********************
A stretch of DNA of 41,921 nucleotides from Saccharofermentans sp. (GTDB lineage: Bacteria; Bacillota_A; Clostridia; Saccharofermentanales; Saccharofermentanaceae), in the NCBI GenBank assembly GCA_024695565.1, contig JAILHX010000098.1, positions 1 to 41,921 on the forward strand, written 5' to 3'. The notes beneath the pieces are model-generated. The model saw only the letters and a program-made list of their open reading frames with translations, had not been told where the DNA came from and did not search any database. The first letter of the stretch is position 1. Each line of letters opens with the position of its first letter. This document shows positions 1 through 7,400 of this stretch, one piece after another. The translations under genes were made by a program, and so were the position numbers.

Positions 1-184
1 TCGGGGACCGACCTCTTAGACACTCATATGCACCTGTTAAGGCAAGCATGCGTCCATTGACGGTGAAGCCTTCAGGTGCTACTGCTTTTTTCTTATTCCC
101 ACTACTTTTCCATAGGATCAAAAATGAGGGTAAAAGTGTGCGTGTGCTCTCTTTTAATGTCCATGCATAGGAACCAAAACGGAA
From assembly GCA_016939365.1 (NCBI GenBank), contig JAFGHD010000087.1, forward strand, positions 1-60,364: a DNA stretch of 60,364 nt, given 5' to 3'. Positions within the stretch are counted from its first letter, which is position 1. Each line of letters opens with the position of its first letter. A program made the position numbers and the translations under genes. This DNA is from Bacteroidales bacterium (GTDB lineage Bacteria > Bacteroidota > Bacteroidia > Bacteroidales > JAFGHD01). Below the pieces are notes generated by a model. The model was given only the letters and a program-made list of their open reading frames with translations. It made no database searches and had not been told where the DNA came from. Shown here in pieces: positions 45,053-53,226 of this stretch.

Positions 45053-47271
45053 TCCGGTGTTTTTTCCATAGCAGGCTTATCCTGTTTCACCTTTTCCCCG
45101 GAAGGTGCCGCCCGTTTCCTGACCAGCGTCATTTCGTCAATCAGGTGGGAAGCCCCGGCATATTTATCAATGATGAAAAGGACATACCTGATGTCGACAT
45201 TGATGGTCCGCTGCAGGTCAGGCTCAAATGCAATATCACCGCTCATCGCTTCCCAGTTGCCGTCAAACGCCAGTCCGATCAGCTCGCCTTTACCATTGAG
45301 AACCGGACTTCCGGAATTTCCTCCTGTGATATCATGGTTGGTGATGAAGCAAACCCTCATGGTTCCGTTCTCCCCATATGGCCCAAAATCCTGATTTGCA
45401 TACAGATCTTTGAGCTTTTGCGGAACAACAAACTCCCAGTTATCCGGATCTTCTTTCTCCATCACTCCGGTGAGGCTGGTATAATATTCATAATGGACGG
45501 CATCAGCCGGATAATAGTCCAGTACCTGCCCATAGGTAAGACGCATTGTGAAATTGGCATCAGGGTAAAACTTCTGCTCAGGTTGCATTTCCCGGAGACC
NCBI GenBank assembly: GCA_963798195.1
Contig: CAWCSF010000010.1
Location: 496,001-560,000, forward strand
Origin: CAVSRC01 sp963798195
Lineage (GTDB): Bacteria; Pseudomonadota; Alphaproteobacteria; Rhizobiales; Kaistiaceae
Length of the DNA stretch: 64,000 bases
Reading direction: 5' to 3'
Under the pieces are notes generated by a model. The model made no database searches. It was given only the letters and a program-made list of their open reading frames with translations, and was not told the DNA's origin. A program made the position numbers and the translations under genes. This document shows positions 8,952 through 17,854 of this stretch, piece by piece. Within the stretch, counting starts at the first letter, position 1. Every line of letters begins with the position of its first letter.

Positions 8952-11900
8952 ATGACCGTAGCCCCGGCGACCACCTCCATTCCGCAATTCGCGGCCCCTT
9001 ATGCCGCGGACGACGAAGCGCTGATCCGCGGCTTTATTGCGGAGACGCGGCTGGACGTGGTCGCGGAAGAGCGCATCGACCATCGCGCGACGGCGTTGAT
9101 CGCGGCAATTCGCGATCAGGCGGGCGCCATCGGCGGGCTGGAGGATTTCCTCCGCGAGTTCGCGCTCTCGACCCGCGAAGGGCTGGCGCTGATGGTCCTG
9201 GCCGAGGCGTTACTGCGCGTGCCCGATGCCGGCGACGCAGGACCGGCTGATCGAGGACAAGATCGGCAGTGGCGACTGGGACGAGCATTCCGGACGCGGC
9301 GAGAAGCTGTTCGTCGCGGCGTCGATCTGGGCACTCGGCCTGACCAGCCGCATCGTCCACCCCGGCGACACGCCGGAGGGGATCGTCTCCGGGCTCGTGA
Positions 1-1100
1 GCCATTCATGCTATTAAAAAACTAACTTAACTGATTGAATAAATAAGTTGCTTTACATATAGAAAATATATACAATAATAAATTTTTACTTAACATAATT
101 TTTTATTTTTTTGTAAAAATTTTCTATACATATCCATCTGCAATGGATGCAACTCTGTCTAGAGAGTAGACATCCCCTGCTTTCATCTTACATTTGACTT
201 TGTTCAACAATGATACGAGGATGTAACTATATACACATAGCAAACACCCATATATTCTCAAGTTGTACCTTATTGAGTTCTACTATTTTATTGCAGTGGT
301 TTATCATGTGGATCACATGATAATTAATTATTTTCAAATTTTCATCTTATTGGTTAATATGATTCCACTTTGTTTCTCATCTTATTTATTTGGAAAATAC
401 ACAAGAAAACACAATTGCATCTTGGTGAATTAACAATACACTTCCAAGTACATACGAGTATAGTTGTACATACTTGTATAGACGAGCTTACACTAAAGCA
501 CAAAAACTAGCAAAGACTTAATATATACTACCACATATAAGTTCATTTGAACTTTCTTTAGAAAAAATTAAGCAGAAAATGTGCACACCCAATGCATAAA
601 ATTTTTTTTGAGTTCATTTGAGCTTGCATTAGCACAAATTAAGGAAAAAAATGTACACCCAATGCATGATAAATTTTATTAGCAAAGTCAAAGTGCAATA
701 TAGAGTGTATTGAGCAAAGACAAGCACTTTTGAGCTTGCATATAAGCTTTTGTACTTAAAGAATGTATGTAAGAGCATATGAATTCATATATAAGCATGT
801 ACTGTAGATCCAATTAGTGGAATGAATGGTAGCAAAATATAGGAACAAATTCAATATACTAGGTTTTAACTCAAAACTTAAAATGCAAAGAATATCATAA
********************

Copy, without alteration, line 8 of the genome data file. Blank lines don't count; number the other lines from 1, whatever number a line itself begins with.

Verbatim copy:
45101 GAAGGTGCCGCCCGTTTCCTGACCAGCGTCATTTCGTCAATCAGGTGGGAAGCCCCGGCATATTTATCAATGATGAAAAGGACATACCTGATGTCGACAT